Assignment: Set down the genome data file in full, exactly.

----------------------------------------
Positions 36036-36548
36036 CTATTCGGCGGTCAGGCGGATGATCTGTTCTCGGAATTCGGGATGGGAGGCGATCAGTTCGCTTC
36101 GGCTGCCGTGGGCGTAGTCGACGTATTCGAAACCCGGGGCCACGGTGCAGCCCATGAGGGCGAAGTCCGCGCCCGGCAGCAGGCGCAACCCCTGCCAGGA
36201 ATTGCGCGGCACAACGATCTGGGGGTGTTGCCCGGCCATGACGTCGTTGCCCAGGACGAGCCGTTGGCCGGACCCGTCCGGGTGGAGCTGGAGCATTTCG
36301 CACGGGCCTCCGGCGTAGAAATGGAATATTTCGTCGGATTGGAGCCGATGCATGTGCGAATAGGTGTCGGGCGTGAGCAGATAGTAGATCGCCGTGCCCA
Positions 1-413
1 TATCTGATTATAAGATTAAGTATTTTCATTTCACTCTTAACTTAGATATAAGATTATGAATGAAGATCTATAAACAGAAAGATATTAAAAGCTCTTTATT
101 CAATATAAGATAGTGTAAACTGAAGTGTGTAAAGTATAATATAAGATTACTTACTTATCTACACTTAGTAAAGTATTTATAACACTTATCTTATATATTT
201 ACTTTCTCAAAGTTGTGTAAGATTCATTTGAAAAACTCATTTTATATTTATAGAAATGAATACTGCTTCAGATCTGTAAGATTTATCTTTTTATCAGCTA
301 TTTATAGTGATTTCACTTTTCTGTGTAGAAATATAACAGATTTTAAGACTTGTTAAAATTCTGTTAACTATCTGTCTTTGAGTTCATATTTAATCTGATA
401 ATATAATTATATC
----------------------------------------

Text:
Positions 36036-36548
36036 CTATTCGGCGGTCAGGCGGATGATCTGTTCTCGGAATTCGGGATGGGAGGCGATCAGTTCGCTTC
36101 GGCTGCCGTGGGCGTAGTCGACGTATTCGAAACCCGGGGCCACGGTGCAGCCCATGAGGGCGAAGTCCGCGCCCGGCAGCAGGCGCAACCCCTGCCAGGA
36201 ATTGCGCGGCACAACGATCTGGGGGTGTTGCCCGGCCATGACGTCGTTGCCCAGGACGAGCCGTTGGCCGGACCCGTCCGGGTGGAGCTGGAGCATTTCG
36301 CACGGGCCTCCGGCGTAGAAATGGAATATTTCGTCGGATTGGAGCCGATGCATGTGCGAATAGGTGTCGGGCGTGAGCAGATAGTAGATCGCCGTGCCCA
Positions 1-413
1 TATCTGATTATAAGATTAAGTATTTTCATTTCACTCTTAACTTAGATATAAGATTATGAATGAAGATCTATAAACAGAAAGATATTAAAAGCTCTTTATT
101 CAATATAAGATAGTGTAAACTGAAGTGTGTAAAGTATAATATAAGATTACTTACTTATCTACACTTAGTAAAGTATTTATAACACTTATCTTATATATTT
201 ACTTTCTCAAAGTTGTGTAAGATTCATTTGAAAAACTCATTTTATATTTATAGAAATGAATACTGCTTCAGATCTGTAAGATTTATCTTTTTATCAGCTA
301 TTTATAGTGATTTCACTTTTCTGTGTAGAAATATAACAGATTTTAAGACTTGTTAAAATTCTGTTAACTATCTGTCTTTGAGTTCATATTTAATCTGATA
401 ATATAATTATATC